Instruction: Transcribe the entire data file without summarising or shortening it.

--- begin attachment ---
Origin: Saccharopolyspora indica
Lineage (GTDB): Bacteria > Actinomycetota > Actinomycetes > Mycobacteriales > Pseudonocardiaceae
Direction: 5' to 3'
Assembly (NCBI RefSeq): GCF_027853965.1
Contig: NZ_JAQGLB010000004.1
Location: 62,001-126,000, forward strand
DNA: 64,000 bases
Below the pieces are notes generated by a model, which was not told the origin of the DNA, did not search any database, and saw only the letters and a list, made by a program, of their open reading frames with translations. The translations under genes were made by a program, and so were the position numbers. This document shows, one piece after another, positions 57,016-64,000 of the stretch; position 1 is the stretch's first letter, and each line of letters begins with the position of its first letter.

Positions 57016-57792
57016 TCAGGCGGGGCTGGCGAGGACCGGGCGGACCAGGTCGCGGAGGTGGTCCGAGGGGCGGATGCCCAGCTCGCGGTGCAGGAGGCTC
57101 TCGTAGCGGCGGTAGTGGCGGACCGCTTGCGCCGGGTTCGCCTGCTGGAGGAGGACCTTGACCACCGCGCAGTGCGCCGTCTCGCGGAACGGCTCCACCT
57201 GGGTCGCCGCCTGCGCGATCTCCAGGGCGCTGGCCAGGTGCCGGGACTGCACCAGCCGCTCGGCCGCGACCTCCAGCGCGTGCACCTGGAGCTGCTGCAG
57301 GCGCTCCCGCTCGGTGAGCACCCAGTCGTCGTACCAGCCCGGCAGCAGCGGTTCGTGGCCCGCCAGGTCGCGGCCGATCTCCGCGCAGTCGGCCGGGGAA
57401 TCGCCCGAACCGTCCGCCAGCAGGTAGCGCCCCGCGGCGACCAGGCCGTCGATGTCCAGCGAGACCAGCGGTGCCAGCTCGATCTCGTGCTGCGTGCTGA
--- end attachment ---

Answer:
Origin: Saccharopolyspora indica
Lineage (GTDB): Bacteria > Actinomycetota > Actinomycetes > Mycobacteriales > Pseudonocardiaceae
Direction: 5' to 3'
Assembly (NCBI RefSeq): GCF_027853965.1
Contig: NZ_JAQGLB010000004.1
Location: 62,001-126,000, forward strand
DNA: 64,000 bases
Below the pieces are notes generated by a model, which was not told the origin of the DNA, did not search any database, and saw only the letters and a list, made by a program, of their open reading frames with translations. The translations under genes were made by a program, and so were the position numbers. This document shows, one piece after another, positions 57,016-64,000 of the stretch; position 1 is the stretch's first letter, and each line of letters begins with the position of its first letter.

Positions 57016-57792
57016 TCAGGCGGGGCTGGCGAGGACCGGGCGGACCAGGTCGCGGAGGTGGTCCGAGGGGCGGATGCCCAGCTCGCGGTGCAGGAGGCTC
57101 TCGTAGCGGCGGTAGTGGCGGACCGCTTGCGCCGGGTTCGCCTGCTGGAGGAGGACCTTGACCACCGCGCAGTGCGCCGTCTCGCGGAACGGCTCCACCT
57201 GGGTCGCCGCCTGCGCGATCTCCAGGGCGCTGGCCAGGTGCCGGGACTGCACCAGCCGCTCGGCCGCGACCTCCAGCGCGTGCACCTGGAGCTGCTGCAG
57301 GCGCTCCCGCTCGGTGAGCACCCAGTCGTCGTACCAGCCCGGCAGCAGCGGTTCGTGGCCCGCCAGGTCGCGGCCGATCTCCGCGCAGTCGGCCGGGGAA
57401 TCGCCCGAACCGTCCGCCAGCAGGTAGCGCCCCGCGGCGACCAGGCCGTCGATGTCCAGCGAGACCAGCGGTGCCAGCTCGATCTCGTGCTGCGTGCTGA